9. 9. Overview of Financial Institutions <ul><li>FI are Institutions that perform the essential function of channeling funds from those with surplus funds to those with shortages of funds (e.g. banks, thrifts, insurance companies, securities firms and investment banks, finance companies, mutual funds, pension funds) </li></ul>
    10. 10. Flow of Funds in a World without FIs: Direct Transfer Users of Funds (Corporations) Suppliers of Funds (Households) Financial Claims (Equity and debt instruments) Cash Example: A firm sells shares directly to investors without going through a financial institution
    11. 11. FIs’ Specialness <ul><li>Without FIs: Low level of fund flows. </li></ul><ul><ul><li>Costly for individuals to monitor borrowers </li></ul></ul><ul><ul><ul><li>Role of bond covenants in partially alleviating monitoring costs </li></ul></ul></ul><ul><ul><li>Less liquidity </li></ul></ul><ul><ul><li>Substantial price risk </li></ul></ul>
    12. 12. Flow of Funds in a world with FIs: Indirect transfer Users of Funds FI (Brokers) FI (Asset transformers) Suppliers of Funds Financial Claims (Equity and debt securities) Financial Claims (Deposits and Insurance policies)
    13. 13. Types of FIs <ul><li>Commercial banks </li></ul><ul><ul><li>depository institutions whose major assets are loans and major liabilities are deposits </li></ul></ul><ul><li>Thrifts </li></ul><ul><ul><li>depository institutions in the form of savings and loans, savings banks, credit unions </li></ul></ul><ul><li>Insurance companies </li></ul><ul><ul><li>financial institutions that protect individuals and corporations from adverse events </li></ul></ul>(continued)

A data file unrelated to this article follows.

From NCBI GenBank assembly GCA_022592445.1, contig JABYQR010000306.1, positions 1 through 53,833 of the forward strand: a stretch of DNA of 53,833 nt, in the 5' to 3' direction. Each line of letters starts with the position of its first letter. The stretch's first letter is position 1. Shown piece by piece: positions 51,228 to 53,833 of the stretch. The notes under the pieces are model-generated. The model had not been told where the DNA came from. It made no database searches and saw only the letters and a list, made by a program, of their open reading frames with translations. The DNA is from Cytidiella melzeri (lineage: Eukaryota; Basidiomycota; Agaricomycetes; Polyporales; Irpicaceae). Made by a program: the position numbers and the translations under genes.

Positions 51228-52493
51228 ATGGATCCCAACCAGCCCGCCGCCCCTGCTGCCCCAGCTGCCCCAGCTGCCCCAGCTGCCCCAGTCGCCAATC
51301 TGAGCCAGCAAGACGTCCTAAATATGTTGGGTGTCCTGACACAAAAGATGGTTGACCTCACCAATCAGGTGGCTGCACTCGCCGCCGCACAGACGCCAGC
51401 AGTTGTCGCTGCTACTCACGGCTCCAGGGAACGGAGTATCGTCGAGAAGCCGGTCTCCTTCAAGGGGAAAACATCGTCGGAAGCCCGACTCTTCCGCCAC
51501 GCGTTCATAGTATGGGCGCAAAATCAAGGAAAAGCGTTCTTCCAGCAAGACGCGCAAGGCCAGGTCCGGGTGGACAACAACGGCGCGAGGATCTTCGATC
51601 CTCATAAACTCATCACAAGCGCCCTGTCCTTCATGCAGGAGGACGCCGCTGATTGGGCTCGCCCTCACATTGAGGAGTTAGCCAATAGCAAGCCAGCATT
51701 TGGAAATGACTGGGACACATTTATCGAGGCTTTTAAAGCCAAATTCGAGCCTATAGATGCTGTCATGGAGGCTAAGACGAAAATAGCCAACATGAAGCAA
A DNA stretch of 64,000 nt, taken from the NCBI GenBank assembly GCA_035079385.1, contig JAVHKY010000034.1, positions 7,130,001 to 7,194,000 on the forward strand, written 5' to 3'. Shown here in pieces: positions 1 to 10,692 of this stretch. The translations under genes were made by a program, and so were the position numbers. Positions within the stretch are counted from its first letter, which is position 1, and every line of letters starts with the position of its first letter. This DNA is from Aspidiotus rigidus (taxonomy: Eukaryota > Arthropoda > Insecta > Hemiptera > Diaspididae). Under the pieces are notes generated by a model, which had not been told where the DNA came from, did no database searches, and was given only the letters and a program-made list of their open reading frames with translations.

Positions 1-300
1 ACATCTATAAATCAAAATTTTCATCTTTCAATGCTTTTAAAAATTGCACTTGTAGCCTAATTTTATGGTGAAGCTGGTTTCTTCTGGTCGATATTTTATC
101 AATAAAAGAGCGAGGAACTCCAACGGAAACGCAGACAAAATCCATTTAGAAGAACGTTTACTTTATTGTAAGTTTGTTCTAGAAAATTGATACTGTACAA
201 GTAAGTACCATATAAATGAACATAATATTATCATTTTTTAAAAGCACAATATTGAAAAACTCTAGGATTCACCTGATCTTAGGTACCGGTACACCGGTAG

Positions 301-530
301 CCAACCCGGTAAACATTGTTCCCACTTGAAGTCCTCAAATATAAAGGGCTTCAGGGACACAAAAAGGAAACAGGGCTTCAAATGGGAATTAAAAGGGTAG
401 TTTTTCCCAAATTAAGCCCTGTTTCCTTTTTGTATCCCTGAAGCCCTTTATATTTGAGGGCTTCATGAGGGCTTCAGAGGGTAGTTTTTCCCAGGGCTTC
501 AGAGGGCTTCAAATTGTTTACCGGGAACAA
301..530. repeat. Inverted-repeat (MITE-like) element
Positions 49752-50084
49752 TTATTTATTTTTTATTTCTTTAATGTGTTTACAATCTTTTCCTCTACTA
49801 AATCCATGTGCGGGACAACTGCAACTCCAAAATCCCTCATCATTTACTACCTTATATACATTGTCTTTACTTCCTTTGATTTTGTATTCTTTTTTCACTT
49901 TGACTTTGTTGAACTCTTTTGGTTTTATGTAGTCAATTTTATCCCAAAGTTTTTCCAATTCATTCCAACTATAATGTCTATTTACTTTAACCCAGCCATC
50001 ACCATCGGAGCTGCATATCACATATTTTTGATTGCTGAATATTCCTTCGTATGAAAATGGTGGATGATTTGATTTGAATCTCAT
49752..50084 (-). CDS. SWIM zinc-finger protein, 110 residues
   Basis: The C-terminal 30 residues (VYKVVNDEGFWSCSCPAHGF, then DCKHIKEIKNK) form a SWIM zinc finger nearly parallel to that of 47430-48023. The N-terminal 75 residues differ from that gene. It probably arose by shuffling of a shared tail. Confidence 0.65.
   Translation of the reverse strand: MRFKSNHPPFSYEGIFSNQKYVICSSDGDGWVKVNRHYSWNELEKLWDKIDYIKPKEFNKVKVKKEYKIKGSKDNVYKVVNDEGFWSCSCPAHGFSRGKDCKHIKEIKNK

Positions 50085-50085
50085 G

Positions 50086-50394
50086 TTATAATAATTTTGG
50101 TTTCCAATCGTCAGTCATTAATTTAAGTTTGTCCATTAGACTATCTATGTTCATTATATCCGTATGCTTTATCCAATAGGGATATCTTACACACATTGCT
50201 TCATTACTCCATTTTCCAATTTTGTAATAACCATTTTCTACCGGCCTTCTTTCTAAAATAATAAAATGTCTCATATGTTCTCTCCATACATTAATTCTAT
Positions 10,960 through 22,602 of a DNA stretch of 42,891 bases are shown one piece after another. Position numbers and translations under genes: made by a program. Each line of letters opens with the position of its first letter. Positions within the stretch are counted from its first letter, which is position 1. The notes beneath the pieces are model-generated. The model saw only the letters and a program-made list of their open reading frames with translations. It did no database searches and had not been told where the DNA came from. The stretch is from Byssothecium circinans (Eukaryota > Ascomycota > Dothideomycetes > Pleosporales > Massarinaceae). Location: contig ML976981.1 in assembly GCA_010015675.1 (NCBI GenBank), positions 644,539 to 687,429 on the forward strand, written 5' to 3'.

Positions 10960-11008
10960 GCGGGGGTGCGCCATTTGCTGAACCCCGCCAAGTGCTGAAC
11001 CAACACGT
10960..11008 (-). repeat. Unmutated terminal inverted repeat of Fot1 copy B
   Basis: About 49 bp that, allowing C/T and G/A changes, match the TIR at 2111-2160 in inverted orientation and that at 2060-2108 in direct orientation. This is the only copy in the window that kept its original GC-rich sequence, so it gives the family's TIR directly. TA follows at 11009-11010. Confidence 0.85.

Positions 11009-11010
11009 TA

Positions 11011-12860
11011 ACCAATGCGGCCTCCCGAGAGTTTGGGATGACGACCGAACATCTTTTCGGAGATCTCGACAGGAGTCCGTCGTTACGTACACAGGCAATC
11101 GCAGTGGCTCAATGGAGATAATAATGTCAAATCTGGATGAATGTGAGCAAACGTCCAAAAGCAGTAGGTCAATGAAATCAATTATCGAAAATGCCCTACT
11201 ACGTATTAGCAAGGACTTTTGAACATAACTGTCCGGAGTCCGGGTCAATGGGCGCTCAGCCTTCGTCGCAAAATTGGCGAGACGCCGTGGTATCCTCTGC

14. 14. <ul><li>Securities firms and investment banks </li></ul><ul><ul><li>financial institutions that underwrite securities and engage in securities brokerage and trading </li></ul></ul><ul><li>Finance companies </li></ul><ul><ul><li>financial institutions that make loans to individuals and businesses </li></ul></ul><ul><li>Mutual Funds </li></ul><ul><ul><li>financial institutions that pool financial resources and invest in diversified portfolios </li></ul></ul><ul><li>Pension Funds </li></ul><ul><ul><li>financial institutions that offer savings plans for retirement </li></ul></ul>